Little Ehlena Fry was born with cerebral palsy, so when she was 5, her doctor recommended that her family get a service dog.
Due to her condition, she has significantly limited motor skills so having a service dog would help Ehlena be more independent. Family and friends decided to throw a fundraiser for Ehlena to raise the $13,000 she needed for a service dog, and in 2009, Ehlena and her family took a train to Ohio to pick up her new golden doodle.
They named the white cuddly dog Wonder, but when The Fry’s spoke to Ehlena’s school about the dog, they said he wasn’t allowed. School officials refused to talk about the case, and because the district was already paying for an aide to help Ehlena physically in school, they thought the dog wasn’t necessary. The school continued to say that having a service for a blind student is justified, but it’s not necessary for Ehlena to navigate the school.
Wonder was trained to open and close doors for Ehlena, to hit handicap buttons, and even to pick up items that she dropped. He was also responsible for stabilizing her so that she could make transfers from a chair to walker or from a walker to a toilet seat.
“One of our whole goals in getting Wonder for her was that eventually, the more she was able to use Wonder and navigate her environment, that she would need the aide less and less,” Ehlena’s mother, Stacy Fry, told npr.org.
The school allowed for a 30-day trial where Wonder would be in the school but he was not permitted to sit with Ehlena in class or go with her to the lunchroom. During the trial Fry says that “there was so much animosity,” and Ehlena and Wonder were even required to demonstrate a toilet transfer with adults from the school watching, which was traumatizing for Ehlena.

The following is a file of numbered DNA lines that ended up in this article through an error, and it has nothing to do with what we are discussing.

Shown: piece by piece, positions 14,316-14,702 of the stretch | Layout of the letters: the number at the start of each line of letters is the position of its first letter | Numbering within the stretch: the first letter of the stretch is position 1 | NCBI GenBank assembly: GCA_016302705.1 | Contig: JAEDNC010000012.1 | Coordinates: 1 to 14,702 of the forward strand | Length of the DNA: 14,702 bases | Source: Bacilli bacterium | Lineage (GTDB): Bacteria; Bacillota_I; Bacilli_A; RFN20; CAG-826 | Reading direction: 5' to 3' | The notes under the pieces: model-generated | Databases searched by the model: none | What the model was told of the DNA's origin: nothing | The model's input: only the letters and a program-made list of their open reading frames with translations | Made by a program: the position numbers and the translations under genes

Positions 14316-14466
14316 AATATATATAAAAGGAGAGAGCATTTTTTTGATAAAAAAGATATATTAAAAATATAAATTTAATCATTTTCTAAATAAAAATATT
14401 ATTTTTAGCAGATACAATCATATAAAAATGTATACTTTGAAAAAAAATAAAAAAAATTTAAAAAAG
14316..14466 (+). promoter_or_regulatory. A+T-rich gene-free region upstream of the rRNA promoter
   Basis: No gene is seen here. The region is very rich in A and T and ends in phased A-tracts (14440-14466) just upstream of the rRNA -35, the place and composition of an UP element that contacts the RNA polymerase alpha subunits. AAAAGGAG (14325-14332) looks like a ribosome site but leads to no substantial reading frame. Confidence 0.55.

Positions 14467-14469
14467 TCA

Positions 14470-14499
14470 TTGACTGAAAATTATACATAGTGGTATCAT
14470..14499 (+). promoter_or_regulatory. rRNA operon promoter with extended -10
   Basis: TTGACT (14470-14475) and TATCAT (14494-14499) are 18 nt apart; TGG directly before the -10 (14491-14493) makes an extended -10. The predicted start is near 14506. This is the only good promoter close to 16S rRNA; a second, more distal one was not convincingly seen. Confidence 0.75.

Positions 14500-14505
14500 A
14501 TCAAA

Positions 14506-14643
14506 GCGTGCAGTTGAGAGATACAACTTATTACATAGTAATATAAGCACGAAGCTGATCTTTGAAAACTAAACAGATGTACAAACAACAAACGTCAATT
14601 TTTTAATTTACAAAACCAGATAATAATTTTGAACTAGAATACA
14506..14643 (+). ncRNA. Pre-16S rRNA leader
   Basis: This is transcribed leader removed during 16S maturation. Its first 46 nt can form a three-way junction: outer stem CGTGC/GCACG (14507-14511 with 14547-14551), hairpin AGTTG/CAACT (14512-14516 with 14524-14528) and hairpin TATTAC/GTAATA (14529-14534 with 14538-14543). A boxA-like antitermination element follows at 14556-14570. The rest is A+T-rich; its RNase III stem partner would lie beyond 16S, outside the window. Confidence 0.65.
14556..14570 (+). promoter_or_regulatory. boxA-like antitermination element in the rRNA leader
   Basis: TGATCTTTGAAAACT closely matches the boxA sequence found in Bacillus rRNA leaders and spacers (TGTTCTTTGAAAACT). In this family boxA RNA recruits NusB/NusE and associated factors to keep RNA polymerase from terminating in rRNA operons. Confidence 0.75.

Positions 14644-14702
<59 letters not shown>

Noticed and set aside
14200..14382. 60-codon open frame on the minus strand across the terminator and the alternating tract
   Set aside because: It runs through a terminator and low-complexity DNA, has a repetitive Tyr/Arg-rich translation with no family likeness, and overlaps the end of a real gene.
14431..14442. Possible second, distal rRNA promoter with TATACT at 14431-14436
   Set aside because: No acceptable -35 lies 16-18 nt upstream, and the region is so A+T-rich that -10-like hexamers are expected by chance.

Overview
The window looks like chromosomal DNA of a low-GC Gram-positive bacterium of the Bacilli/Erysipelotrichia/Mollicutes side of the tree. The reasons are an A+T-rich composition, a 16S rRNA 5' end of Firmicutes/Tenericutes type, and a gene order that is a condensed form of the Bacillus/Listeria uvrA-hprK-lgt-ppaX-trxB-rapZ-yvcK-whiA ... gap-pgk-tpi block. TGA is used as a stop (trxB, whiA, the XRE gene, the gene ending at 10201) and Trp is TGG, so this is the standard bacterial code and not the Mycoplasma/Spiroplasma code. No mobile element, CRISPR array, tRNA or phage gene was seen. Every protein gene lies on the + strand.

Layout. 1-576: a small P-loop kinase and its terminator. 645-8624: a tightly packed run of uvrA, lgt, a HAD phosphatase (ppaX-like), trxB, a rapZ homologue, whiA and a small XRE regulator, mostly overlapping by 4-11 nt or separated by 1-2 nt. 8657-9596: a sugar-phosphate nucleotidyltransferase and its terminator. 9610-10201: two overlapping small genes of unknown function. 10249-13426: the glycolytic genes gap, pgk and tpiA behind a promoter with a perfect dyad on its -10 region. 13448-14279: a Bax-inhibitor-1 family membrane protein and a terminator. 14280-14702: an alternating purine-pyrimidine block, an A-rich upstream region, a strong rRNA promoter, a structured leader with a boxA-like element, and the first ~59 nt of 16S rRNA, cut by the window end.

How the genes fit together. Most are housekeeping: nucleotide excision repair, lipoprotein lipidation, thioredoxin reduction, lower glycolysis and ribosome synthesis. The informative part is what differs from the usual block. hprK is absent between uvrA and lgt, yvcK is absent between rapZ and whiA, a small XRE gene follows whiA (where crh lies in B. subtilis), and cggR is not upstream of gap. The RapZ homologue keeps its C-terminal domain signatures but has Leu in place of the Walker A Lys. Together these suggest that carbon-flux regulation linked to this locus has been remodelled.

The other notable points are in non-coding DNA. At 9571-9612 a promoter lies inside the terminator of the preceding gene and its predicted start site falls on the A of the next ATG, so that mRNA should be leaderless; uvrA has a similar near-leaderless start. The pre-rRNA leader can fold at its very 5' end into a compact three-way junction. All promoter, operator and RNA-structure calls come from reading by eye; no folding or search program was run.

Even worse, after the 30 days, the school reverted back to a no-dog policy. The school complained that two children were allergic to dogs and one had a dog phobia, even though Wonder is a hypoallergenic breed. The Frys wound up home-schooling Ehlena and then transferred her to another school district where Wonder was welcomed with open arms. “It was amazing, and they were so accepting,” Fry observes. “It was such a teaching tool, for the other kids.”
The family wound up suing the old district under the Americans with Disabilities Act and other federal laws, and Fry says the suit isn’t about money, but instead to forge a path for other children with service animals, “so that they don’t have to have what happened to my daughter happen to their child,” she told npr.org.
While they’ve lost the case in the lower courts, they are currently trying with the Supreme Court. They hope that after years of hard work, their persistence will soon be recognized, and justice will be served for Ehlena and Wonder, and all others like them.
Can you believe this school wouldn’t allow this little girl’s service dog to accompany her?
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[Featured Image Credit: aclu via npr.com]